The Sandyford is Glasgow’s main testing clinic and there’s a couple of different clinics across the city. They offer full sexual health screenings and you can book an appointment on the phone. There is normally a few weeks wait to be seen but if it’s urgent then they’ll fit you in.
Terrence Higgins Trust
Breckenridge House // 274 Sauchiehall Street, G2 3EH
Terrence Higgins is a wonderful charity that principally focus on supporting those with HIV through practical work and advocacy. However they also offer HIV tests (results within 20 minutes) as well as screenings for STIs. They’re a lovely bunch and if you’re feeling a lil bit nervous about getting testing then they’ll completely put you at your ease. You can drop in on a Tuesday night 5-8pm or make an appointment by phone.
Glasgow is an education hub, with lots of colleges and universities across the city. There’s the University of Glasgow, University of Strathclyde, Glasgow Caledonian University, Glasgow School of Art, University of the West of Scotland and the Royal Conservatoire of Scotland all of which have active LGBTQIA+ societies.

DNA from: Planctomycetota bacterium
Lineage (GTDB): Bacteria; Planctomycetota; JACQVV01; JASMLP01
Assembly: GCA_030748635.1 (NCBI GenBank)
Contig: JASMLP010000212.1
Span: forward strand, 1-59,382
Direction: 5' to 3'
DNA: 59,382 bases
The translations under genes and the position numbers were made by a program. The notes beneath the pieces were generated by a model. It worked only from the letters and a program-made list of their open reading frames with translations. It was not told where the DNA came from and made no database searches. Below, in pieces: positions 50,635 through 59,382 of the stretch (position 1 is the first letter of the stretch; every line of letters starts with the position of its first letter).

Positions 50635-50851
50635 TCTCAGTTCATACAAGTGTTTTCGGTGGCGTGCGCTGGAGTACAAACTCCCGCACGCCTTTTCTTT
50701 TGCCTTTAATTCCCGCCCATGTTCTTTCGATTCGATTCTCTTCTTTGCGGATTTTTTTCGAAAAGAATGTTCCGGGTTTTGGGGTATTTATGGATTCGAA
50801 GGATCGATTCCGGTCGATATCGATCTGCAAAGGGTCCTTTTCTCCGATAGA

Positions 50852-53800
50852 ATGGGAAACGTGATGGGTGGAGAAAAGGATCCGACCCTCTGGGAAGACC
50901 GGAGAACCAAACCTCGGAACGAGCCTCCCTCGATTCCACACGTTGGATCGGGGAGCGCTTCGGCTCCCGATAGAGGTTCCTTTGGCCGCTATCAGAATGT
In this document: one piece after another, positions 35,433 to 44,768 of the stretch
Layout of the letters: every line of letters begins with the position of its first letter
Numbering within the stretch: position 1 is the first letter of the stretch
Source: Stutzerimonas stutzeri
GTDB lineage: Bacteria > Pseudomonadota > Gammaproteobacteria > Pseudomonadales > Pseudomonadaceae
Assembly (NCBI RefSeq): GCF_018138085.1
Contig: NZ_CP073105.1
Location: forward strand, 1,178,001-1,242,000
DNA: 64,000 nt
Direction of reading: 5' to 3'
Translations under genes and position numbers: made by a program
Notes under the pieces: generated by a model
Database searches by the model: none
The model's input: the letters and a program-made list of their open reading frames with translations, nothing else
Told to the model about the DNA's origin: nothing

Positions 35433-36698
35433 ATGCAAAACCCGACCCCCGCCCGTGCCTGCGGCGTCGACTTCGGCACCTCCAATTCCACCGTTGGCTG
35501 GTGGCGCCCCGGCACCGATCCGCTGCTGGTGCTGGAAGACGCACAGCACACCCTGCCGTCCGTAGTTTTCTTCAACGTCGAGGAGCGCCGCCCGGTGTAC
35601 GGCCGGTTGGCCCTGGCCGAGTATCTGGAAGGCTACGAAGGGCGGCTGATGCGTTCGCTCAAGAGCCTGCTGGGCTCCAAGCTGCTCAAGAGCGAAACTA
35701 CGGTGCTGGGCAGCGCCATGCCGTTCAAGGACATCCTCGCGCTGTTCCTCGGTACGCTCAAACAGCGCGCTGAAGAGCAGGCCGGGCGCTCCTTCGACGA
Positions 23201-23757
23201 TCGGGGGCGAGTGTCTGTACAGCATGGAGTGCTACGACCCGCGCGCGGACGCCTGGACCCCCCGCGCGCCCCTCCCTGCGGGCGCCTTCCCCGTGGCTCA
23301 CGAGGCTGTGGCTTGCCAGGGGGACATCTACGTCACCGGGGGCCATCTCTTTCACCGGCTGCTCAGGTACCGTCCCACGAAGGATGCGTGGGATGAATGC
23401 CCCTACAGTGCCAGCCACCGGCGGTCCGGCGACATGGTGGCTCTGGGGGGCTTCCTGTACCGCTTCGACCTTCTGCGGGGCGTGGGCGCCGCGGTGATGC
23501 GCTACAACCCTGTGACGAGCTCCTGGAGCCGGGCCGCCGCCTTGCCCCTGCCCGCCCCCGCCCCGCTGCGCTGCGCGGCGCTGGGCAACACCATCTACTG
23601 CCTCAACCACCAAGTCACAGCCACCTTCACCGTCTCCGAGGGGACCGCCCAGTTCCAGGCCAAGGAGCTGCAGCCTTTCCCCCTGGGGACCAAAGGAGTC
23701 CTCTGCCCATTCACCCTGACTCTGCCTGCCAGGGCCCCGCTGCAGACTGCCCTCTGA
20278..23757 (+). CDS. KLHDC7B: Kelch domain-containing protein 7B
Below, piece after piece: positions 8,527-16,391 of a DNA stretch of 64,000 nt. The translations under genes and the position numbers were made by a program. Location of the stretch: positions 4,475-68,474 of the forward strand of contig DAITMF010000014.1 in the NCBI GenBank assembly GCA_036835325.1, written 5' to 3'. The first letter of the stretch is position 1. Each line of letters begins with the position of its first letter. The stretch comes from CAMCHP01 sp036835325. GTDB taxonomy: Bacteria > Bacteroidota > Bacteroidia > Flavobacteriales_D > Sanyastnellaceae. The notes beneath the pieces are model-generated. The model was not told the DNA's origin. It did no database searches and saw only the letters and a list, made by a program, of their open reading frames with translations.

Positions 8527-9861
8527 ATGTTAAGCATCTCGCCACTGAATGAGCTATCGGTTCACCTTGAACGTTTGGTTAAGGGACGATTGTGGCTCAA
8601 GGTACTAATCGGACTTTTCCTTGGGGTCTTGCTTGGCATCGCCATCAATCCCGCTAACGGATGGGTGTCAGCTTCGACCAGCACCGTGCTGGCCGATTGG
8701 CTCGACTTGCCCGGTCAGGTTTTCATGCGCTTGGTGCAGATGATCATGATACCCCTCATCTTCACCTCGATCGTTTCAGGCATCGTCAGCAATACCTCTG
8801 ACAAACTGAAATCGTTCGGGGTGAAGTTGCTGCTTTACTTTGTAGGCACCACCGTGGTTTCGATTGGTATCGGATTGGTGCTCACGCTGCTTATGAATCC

Metropolitan Community Church
Ibrox Parish Church Hall // Clifford Street, G51 1QL
The MCC is a small church run by the LGBTQIA+ community, for the community. Sunday service is at 3pm in Ibrox Parish church and on the first Sunday of each month there’s the Big Squeeze, a social where you can get to know everyone and share a meal.
Langside Parish Church
167 Ledard Road, G42 9QU
Langside is explicitly welcoming of everyone no matter how long it’s been since your last church visit or your sexual orientation. Sunday service is at 10.30 am and there’s a creche for kids. When the church is open you’re free to use it as a reflective space.